Squeezed is the appropriate word. It is why people feel vulnerable, rather than them feeling the desire to be vulnerable.
This is vulnerability imposed from the outside, by the structures of the world and their companies.
The kind that Chris Lister writes about in his FastCompany article – I thought I knew what it meant to lead with vulnerability. Then I became CEO – is a choice that we make to be a particular way. Lister is correct. It isn’t as easy as Brene’ Brown suggests. Though I’m not sure Brene’ is saying it is easy but necessary.
What is a persistent, residual culture?
First, it is a culture that persists in spite of changes in society, leadership, strategy, or ownership.
Second, it is a culture that resides in the relationships of people who work in the company or live in the same community. It lives there regardless of support or resistance. It is a culture of belief in certain values that define who people want to be together in the varied functioning of their jobs.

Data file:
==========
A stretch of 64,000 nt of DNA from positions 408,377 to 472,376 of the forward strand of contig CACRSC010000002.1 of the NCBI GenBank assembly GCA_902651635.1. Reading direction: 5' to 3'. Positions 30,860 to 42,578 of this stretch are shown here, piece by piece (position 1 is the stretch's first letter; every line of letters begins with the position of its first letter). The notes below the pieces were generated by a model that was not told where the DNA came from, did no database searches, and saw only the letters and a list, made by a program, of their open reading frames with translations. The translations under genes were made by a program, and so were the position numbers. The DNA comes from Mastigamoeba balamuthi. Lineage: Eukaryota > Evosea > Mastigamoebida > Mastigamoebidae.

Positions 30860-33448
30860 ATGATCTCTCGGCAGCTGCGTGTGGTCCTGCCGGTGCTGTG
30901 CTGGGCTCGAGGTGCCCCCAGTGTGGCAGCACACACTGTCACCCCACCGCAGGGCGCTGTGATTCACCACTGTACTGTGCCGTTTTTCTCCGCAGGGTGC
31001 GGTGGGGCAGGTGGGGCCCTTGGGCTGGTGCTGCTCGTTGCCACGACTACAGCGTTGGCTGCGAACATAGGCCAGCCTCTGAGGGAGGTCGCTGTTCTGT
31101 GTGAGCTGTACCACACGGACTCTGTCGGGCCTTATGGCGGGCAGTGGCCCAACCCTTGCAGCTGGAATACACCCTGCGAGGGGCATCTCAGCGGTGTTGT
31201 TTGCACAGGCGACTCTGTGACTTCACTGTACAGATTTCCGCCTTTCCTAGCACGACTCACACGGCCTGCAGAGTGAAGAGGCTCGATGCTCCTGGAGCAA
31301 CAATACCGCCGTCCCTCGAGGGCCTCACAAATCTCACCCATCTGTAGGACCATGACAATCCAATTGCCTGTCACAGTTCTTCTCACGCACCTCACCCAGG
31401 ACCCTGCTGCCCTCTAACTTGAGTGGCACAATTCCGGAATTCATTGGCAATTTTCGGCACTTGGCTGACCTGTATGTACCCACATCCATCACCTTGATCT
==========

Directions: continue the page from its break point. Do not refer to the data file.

Leadership has become a standardized approach to the operation of an organization. As I listen to people describe the function of leadership in their organization, it is often difficult to identify the values that inform what leadership means. It is much easier to identify the cultural practices that cause leadership to be ineffective.
It is clear to me that children are already in tune with the idea that they can make a difference in people’s lives. This raises the question for parents of how to talk with their children about being persons of impact.
“Being a change creator is a mindset utilizing a specific skill set focused on impact. Instead of asking, ‘What does it take to create a happy customer?’ ask, ‘What is the impact that we want to create for our customer?’ When we have a change mindset, we see the difference. We see how what we do creates that difference. We communicate that difference so that we can strengthen our relationship with our customers. We change to adapt ourselves to the needs of our customer. By recognizing this changing difference, we begin to grasp that we are always in transition. “ – Circle of Impact: Taking Personal Initiative To Ignite Change, p. 175.